Our early meetings felt almost eerily charmed and magical. Our skill sets and past experiences fit neatly together. In addition to all of our own personal gardens, Angel and Sam had both spent time working on established CSA farms in the area. Sam and Wendy had also been certified in Permaculture design. Meticulously organized and well-connected in the city, Wendy had previous experience running a small business. Patrick had experience working in urban community gardens and doing community organizing work. While living at the Twin Oaks Community, Kassia and Sky had been able to live and work cooperatively, and gained hands-on farming skills. They had also just spent months traveling in the states and abroad, researching successful models of urban sustainability and urban agriculture projects.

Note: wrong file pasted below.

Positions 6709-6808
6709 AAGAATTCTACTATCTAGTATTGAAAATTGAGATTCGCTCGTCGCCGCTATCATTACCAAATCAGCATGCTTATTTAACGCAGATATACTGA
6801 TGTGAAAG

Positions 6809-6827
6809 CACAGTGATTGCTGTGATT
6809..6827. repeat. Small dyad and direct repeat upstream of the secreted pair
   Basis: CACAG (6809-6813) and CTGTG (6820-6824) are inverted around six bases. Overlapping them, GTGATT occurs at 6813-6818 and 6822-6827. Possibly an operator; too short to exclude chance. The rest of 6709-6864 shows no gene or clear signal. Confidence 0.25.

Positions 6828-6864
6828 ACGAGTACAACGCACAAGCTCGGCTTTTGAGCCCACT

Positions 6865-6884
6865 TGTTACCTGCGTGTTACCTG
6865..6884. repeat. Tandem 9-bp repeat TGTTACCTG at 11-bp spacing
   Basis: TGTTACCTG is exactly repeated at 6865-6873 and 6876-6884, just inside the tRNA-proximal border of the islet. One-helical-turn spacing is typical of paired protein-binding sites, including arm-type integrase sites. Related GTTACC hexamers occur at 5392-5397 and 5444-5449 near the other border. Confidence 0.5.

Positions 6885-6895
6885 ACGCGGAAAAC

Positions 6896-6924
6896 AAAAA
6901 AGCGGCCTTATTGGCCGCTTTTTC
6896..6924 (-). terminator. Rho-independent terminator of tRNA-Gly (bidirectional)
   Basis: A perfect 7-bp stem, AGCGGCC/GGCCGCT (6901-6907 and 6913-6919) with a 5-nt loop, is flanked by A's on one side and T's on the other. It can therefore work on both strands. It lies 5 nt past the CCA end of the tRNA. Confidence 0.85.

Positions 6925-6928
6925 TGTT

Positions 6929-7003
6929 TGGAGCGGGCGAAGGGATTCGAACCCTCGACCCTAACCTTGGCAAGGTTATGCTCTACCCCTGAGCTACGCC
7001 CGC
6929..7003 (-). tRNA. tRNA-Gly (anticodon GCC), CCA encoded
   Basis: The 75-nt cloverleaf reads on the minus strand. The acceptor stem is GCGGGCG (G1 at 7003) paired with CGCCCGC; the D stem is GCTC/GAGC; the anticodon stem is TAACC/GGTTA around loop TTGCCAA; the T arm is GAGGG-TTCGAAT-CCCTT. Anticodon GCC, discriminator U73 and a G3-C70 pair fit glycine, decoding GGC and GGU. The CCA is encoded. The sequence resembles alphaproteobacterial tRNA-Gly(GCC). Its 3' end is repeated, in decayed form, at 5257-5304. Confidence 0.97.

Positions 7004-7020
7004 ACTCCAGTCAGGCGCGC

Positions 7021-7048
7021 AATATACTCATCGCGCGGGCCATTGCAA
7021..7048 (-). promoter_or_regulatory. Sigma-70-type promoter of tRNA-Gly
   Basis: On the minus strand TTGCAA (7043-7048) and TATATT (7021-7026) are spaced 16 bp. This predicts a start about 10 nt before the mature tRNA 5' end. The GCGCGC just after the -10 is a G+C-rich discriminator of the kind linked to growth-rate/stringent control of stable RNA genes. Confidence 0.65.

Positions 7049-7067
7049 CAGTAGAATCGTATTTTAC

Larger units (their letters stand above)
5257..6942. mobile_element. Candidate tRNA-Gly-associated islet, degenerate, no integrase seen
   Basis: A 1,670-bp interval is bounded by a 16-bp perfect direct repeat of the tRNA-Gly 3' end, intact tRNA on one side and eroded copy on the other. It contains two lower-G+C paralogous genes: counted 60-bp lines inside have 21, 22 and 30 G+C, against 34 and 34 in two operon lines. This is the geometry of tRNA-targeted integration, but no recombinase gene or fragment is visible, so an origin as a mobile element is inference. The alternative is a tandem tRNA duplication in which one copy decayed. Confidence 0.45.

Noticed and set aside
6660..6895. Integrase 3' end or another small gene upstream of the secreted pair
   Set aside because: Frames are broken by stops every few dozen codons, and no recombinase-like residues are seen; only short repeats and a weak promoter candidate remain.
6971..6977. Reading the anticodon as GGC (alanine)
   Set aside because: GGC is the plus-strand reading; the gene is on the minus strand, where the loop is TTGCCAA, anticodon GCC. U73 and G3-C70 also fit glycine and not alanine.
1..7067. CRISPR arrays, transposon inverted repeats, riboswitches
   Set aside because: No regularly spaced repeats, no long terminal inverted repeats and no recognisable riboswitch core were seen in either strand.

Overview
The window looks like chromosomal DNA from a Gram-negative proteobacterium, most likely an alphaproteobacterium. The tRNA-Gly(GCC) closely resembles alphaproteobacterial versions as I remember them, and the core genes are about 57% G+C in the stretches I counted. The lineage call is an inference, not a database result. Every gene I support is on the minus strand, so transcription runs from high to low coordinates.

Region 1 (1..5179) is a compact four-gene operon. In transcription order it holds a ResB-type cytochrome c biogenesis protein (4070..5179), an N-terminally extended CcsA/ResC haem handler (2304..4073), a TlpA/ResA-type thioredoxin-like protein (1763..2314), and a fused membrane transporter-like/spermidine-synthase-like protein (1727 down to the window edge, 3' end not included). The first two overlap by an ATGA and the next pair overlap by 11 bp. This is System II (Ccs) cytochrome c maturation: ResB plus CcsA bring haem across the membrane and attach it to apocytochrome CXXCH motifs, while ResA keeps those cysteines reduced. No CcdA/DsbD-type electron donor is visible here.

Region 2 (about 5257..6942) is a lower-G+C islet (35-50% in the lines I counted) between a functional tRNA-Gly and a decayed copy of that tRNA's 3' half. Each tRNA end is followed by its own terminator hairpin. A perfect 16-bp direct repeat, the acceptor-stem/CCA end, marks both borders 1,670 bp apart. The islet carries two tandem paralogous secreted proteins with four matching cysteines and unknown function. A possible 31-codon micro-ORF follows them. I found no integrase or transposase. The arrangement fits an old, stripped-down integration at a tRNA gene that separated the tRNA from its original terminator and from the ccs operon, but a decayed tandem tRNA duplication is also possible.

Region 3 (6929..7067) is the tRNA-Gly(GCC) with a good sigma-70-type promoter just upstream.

A bit giddy with excitement, our initial visioning was broad and expansive. We dreamed of backyard gardens blanketing the town. We dreamed of an urban CSA run out of people’s yards. We dreamed of neighborhood veggie stands selling produce grown right on the block, and of abandoned lots turned into thriving community gardens. We wanted to help transform Charlottesville into a patchwork of thriving edible foodscapes. As we continued meeting regularly, many questions arose, and we discussed a myriad of different ways that an urban agriculture project could exist in the city of Charlottesville. With guidance from local organizations and suggestions from friends, we spent many long hours hashing things out in living rooms and on porches over endless cups of tea. Eventually, we honed the project and emerged nearly a year later as C’ville Foodscapes.scapes.

C’Ville Foodscapes